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Major & Minor Depression

Major & Minor Depression Help

This is one of the most formidable types of depression.  It is a combination of symptoms that interfere with the ability to eat, sleep, and generally enjoy life.  People struggling with Major Depressive Disorder will typically report a loss of interest in activities they used to enjoy, changes in sleeping and eating patterns, and a general inability to engage with life as they would prefer.  It is truly a debilitating disorder which can leave people feeling virtually unable to overcome a sense of inertia.  Completing even the smallest of daily tasks becomes a seemingly impossible challenge and people report feeling overwhelmed and often hopeless that they will ever feel better.

The symptoms associated with Major Depressive Disorder must be present for at least two weeks to be considered a true diagnosis.  Some people will have only one episode of this type of depression in their lifetime, while many others will experience a recurrence of this extremely troubling and disruptive problem.

WHAT TO DO?

While it may seem inevitable that Depression will sneak up on most of us at some time in our lives, surrendering the best parts of our lives to this challenging disorder is not a given.  There are many ways to take an active approach to understanding and treating Depression for ourselves and the people we love.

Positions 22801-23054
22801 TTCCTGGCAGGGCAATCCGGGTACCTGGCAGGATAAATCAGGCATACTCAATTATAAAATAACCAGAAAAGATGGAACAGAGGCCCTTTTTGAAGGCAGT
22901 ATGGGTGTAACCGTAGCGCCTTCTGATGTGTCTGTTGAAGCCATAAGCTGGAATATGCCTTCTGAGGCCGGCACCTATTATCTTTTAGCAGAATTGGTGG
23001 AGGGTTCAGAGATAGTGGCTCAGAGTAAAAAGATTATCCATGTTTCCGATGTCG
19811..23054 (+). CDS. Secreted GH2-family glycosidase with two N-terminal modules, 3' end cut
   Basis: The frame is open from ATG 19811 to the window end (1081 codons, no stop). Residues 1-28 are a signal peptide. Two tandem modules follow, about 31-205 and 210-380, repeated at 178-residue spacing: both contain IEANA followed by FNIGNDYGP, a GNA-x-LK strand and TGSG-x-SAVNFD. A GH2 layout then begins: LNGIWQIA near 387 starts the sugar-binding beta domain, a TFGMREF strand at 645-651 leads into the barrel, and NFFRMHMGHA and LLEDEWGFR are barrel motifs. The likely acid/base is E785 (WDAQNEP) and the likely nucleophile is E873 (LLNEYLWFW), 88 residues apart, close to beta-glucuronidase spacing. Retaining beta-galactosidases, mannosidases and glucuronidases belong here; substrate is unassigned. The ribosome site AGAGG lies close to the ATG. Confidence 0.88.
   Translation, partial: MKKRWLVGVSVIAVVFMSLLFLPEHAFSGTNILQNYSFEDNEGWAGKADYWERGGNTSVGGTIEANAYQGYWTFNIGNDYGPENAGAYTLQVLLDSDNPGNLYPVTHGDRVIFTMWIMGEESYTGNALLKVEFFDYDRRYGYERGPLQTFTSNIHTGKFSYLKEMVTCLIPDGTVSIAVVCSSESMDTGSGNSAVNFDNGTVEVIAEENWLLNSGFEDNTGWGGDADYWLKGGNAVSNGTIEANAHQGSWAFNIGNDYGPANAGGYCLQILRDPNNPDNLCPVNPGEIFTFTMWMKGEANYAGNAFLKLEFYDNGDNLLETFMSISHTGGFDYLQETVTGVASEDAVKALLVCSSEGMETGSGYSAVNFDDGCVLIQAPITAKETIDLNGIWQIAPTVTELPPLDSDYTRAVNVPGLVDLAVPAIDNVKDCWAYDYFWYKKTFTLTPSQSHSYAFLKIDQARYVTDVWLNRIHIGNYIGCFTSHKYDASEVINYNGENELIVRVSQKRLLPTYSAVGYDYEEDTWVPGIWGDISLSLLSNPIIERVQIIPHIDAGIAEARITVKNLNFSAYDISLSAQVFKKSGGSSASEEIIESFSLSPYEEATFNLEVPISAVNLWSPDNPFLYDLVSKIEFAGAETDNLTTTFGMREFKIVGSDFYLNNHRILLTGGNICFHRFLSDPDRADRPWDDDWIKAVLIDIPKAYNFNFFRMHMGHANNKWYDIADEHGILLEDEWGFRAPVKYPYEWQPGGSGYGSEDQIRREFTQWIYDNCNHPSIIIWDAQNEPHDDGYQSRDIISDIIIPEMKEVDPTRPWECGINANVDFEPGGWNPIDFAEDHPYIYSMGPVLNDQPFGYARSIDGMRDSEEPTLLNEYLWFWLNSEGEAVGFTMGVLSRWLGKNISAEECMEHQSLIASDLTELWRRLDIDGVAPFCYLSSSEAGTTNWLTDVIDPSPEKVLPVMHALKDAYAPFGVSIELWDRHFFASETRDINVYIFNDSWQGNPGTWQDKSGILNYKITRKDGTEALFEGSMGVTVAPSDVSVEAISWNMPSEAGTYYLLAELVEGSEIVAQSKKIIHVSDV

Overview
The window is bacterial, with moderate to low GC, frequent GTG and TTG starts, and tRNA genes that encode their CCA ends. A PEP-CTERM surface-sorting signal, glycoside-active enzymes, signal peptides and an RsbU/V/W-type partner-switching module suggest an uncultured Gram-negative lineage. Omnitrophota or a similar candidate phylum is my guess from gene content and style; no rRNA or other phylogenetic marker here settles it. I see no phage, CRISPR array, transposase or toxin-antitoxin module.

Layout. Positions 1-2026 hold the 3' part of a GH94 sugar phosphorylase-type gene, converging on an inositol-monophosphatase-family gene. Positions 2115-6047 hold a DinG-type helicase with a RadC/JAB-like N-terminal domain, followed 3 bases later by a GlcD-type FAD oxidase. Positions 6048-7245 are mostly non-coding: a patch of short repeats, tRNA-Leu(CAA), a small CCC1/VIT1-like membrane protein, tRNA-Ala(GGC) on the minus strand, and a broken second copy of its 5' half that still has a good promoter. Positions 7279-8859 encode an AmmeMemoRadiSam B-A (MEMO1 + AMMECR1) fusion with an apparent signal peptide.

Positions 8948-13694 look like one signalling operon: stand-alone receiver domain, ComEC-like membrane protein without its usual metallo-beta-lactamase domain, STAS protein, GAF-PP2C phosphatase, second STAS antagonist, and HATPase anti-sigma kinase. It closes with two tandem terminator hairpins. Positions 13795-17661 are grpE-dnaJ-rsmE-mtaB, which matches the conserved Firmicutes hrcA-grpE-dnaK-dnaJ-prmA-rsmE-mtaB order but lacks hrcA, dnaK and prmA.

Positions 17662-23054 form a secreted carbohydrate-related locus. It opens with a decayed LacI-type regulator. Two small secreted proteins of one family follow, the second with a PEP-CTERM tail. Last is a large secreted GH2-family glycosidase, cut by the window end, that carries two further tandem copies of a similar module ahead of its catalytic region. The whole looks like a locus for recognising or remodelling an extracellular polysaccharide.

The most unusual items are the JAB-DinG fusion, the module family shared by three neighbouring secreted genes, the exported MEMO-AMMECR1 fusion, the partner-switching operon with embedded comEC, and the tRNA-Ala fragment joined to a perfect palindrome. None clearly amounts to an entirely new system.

TREATMENT OF DEPRESSION

There are several proven treatments to help with depression.  There is no need to struggle along all alone, hoping that things do not get worse.  Help is available and can alleviate symptoms relatively quickly, even if full recovery takes a bit of time, the beginnings of relief are not far away.

Talking to someone is the best first step.  There is a good chance that talking to almost anyone about depression will reveal an understanding response, often with a shared story of another experience of depression.  Almost all of us have connections with some form of depression or love someone who has struggled with depression.  When we begin talking about depression, we learn that we are not alone and that help is out there.

Many medications are available to help treat depression and a conversation with your doctor will allow you to discuss the options.  While medication is not necessary to treat most depression, in some cases, it is absolutely essential to starting to get well.

Counselling and, in particular, Cognitive Behavioral Therapy, have been proven to be very effective in treating most forms of depression.  Some clients prefer to learn ‘skills’ rather than simply take ‘pills’ to deal with depression and the right counselling can definitely make a big difference.  In most cases, a counsellor will help to identify problematic patterns in thinking, assist in building new skills, and provide a supportive environment to explore the root of depression.  In all cases, a positive relationship with a counsellor, where you feel heard, understood, and accepted will improve how you feel, almost immediately.

Generally speaking, a combination of medication and counselling will result in the best outcomes in the shortest amount of time.  Should clients prefer a counselling approach that does not use medication, this is certainly an option that can be discussed with your counsellor and / or your doctor.